“We have an appetite for risk,” Marieke Rothschild said. “We ask the question, ‘What can really yield results? What are the projects that are not being funded? Where, with a relatively small amount of funding, can you have impact?’”
The Center for Cancer Cell Therapy was established to directly benefit patients and spur innovation in a field that is considered one of the frontiers in cancer care.
The center will be led by Crystal Mackall, MD, professor of pediatrics and of medicine and one of the pioneers in the field of cancer cell therapy. Mackall’s work has focused on CAR T cells, immune cells engineered to express receptors that lock onto and destroy malignant cells. While at the National Cancer Institute, she led several clinical trials using these modified T cells to treat children with leukemia whose condition hadn’t improved with other therapies. The response rates were remarkable, with 70 to 90 percent of children improving with a single treatment. A variation on this treatment, now being tested in young patients at Lucile Packard Children’s Hospital Stanford, was recommended for approval by a Food and Drug Administration panel July 12 and could be the first CAR T cell therapy to reach the market.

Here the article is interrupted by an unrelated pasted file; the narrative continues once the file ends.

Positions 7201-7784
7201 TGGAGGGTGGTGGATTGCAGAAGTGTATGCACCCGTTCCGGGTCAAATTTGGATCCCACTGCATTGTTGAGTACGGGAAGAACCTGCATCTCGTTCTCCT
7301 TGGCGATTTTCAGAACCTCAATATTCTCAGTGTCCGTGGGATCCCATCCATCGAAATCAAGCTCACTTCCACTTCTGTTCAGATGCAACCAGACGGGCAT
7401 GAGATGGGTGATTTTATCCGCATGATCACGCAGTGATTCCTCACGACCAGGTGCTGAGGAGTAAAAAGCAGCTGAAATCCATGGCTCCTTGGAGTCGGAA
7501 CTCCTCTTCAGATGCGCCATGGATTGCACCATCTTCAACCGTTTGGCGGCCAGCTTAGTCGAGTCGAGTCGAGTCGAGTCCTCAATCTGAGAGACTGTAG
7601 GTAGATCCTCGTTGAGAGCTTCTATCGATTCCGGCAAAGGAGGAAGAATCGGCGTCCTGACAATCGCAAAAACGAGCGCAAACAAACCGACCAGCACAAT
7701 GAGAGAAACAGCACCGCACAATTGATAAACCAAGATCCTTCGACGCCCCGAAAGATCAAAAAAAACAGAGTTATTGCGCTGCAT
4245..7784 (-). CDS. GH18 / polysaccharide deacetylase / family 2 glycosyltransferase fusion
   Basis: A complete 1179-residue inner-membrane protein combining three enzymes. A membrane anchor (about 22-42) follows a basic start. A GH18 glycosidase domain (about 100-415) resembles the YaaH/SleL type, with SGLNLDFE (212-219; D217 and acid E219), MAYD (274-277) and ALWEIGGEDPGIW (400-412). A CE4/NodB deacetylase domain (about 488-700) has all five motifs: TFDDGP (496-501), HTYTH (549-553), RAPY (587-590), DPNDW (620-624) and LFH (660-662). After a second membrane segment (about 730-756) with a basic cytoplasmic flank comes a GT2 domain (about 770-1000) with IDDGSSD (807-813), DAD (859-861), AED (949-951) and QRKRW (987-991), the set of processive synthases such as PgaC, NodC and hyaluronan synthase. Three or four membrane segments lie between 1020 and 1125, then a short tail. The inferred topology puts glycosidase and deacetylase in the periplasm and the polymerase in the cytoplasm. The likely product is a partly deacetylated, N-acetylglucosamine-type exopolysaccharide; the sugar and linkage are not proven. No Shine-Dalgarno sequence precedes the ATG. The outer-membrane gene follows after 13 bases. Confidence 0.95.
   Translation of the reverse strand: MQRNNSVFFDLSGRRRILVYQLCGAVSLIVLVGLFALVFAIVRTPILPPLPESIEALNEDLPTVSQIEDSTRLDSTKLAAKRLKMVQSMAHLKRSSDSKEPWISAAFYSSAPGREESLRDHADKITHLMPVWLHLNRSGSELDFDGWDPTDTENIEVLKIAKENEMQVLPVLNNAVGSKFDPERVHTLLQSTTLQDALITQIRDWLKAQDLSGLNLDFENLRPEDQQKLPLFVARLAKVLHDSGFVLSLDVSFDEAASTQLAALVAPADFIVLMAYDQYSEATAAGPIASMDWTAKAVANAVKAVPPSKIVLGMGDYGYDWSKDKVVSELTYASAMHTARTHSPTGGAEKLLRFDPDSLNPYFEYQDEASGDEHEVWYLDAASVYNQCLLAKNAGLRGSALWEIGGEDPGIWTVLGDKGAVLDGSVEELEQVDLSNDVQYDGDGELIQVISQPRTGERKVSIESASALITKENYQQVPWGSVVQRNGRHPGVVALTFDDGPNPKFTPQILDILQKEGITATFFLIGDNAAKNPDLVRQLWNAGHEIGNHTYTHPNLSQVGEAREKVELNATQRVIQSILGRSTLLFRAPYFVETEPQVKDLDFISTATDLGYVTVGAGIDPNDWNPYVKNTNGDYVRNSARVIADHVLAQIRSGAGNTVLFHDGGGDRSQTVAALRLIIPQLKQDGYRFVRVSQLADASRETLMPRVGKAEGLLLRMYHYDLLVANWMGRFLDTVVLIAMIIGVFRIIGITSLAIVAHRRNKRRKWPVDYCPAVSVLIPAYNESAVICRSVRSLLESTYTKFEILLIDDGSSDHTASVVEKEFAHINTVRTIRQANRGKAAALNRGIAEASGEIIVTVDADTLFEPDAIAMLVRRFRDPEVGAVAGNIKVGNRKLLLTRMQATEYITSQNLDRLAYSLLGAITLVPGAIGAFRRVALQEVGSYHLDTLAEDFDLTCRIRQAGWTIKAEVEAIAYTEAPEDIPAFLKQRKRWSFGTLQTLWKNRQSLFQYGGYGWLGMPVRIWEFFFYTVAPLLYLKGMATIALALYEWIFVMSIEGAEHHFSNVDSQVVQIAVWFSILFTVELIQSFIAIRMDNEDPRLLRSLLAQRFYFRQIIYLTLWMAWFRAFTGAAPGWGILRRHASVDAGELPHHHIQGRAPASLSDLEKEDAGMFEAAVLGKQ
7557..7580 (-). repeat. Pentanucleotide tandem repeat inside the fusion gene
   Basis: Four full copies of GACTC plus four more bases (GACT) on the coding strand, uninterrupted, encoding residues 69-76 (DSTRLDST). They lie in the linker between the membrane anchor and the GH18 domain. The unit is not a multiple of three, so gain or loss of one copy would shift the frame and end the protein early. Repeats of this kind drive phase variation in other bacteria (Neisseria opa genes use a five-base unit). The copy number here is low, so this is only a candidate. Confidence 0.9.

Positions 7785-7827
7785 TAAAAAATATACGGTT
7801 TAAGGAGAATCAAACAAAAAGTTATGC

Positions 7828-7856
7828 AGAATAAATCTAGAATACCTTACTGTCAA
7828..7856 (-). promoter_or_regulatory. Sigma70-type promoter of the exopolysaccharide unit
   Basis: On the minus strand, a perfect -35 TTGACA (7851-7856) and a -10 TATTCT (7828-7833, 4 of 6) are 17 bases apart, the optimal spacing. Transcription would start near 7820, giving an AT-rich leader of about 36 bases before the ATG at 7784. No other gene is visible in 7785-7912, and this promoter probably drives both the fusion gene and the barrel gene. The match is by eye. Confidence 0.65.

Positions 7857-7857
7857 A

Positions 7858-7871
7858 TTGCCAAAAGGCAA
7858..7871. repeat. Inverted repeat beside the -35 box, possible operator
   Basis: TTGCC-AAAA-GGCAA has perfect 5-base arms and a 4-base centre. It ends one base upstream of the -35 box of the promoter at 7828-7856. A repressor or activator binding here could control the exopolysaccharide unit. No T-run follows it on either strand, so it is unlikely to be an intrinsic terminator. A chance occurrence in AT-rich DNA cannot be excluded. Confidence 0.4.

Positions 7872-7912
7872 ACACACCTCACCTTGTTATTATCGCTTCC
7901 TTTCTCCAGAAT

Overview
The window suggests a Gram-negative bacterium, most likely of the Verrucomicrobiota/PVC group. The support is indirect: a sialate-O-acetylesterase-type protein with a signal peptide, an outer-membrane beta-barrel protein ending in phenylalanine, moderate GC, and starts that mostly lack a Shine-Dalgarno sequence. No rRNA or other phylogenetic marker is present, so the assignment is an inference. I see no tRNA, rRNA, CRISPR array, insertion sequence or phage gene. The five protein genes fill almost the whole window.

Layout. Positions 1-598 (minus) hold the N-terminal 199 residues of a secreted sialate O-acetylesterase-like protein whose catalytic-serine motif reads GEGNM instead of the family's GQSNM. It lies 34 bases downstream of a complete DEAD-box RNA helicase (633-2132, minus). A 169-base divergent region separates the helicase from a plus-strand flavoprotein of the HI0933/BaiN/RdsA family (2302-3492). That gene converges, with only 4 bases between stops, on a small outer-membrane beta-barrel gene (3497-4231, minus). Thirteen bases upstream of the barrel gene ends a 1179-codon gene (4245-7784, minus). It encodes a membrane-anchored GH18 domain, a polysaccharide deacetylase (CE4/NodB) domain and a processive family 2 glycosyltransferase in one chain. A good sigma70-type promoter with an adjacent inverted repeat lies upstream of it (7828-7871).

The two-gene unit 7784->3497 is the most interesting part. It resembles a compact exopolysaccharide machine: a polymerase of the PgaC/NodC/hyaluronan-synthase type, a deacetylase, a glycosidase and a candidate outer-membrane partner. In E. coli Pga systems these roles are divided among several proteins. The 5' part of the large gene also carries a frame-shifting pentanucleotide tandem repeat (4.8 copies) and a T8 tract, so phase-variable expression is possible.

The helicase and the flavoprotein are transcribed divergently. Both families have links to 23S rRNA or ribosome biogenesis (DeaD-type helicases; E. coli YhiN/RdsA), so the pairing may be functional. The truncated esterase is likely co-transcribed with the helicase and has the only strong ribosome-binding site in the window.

“I think it has the potential to be highly impactful. That’s why I’m committing myself to it,” Mackall said. “If we can optimize the functioning of these cells, they have the potential to effectively kill an established cancer and to remain functional for years after one infusion. That’s the goal — to have a product that will work on behalf of the patient. When optimized, they could remain active for months or years, preventing a recurrence of cancer. So for me, it’s potentially transformational.”
Among the challenges of these therapies is that they work for some patients but not others, and aren’t effective in treating all types of cancers. Scientists at Stanford Medicine and…